Sep 18 2020

Review of The Social Dilemma

I just watched the Netflix documentary, The Social Dilemma, and found it extremely interesting, if flawed. The show is about the inside operation of the big social media tech companies and the impact they are having on society. Like all documentaries – this one has a particular narrative, and that narrative is a choice made by the filmmakers. These narratives never reflect the full complexity of reality, and often drive the viewer to a certain conclusion. In short, you can never take them at face value and should try to understand them in a broader context.

Having said that, there is a lot of useful insight in the film. What it does well is interview tech insiders who expose the thinking on the part of corporations. We already know many of the pitfalls of social media, and I have discussed many of them here. Social media can be addictive, can lead to depression and a low self-esteem, and to FOMO (fear of missing out). We definitely need to explore the psychological aspects of social media, and this is still a new and active area of research.

Also, social media lends itself to information bubbles. When we rely mostly on social media for our news and information, over time that information is increasing curated to cater to a particular point of view. We can go down rabbit holes of subculture, conspiracy theories, and radical political perspectives. Social media algorithsms have essentially convinced people that the Earth is flat, that JFK Jr. is alive and secretly working for Trump, and that the experts are all lying to us.

This is where I think the documentary was very persuasive and the conclusions resonated. They argued that increasingly people of different political identities are literally living in different worlds. They are cocooned in an information ecosystem that not only has its own set of opinions but its own set of facts. This makes a conversation between different camps impossible. There is no common ground of a shared reality. In fact, the idea of facts, truth, and reality fades away and is replaced entirely with opinion and perspective, and a false equivalency that erases expertise, process, and any measure of validity. At least, this is what happens in the extreme (and I think we have all experienced this).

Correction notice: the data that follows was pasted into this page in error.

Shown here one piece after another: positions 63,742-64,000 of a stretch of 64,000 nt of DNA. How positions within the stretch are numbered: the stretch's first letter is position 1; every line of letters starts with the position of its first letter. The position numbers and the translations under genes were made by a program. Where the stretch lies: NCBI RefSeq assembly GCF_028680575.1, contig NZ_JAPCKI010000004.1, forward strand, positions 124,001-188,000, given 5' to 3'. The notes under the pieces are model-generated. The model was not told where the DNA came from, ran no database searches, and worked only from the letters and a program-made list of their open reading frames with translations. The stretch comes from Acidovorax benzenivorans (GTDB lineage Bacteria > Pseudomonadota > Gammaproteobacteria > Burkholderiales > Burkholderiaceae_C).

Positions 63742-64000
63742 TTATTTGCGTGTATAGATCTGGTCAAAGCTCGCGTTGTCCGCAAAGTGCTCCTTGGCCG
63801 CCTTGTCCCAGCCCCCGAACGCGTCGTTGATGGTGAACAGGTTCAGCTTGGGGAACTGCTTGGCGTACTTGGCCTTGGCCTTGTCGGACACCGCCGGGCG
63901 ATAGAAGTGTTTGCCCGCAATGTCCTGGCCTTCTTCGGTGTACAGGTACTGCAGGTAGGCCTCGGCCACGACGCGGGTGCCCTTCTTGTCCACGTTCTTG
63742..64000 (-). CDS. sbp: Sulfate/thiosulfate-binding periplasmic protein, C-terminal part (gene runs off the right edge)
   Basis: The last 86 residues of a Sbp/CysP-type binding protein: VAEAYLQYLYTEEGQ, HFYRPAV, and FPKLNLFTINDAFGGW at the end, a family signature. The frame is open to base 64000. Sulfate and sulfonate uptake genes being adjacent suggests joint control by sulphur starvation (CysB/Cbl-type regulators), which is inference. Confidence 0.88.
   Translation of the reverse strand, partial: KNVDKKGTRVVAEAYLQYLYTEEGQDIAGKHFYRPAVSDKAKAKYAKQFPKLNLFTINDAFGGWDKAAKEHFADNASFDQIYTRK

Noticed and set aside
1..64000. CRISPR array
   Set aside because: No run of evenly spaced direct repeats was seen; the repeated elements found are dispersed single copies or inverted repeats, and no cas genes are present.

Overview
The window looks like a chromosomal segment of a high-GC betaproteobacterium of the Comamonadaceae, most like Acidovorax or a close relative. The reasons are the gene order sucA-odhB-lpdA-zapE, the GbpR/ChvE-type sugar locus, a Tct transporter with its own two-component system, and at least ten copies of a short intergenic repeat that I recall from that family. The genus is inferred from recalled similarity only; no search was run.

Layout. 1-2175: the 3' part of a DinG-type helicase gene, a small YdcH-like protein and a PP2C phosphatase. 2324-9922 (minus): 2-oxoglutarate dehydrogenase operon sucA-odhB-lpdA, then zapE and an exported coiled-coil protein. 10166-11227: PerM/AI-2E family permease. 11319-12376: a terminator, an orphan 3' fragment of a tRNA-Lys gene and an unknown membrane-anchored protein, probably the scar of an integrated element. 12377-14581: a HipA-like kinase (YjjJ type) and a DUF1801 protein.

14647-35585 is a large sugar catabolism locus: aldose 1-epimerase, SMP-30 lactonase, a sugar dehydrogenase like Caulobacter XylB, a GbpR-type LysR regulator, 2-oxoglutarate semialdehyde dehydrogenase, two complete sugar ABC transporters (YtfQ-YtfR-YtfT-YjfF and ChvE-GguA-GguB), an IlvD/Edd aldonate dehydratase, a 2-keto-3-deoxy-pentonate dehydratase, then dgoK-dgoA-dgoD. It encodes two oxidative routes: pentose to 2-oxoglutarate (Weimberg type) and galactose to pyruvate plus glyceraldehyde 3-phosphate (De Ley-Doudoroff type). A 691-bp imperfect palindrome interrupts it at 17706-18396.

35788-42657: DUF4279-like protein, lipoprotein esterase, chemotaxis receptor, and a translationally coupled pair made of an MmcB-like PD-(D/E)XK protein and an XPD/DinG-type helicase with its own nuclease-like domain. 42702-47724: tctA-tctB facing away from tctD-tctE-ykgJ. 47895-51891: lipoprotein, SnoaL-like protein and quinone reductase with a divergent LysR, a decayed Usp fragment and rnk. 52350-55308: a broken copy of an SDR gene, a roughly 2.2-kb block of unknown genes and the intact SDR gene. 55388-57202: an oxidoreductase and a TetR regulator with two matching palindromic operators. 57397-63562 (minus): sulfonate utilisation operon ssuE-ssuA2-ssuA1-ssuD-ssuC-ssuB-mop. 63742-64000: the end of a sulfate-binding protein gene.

The documentary was also persuasive (again, nothing new) in arguing that this system is ripe for exploitation, by foreign powers, oligarchs, and dictators. It is an incredible amount of power to put at the fingertips of a totalitarian government. They can control what their citizens think, without their citizens really even being aware of it. It is a propagandist’s wet dream, and blows away the worst nightmares of 1984.

Social media clearly is playing a critical role in the increased polarization we are experiencing, and the rise of populists.

To anyone paying attention, none of this was new, but it is instructive to have it all laid out systematically. What I thought was new, at least to me, was the degree to which the consequences of social media are apparently by design. My prior sense was that social media algorithms were optimized to give users what they want in order to get them and keep them using their platform. But really, the manipulation goes deeper and is much more conscious and intentional. Having social media rabbit holes of conspiracy theories, for example, is not an unintended side effect of social media algorithms – it’s a deliberate feature. The industry is deliberately psychologically manipulating users (that’s us) in order to maximize attention harvesting in order to directly monetize that attention, and gather data so that the data itself can be monetized and used to further harvest our attention. This isn’t surprising, it was just way more explicit than I had imagined.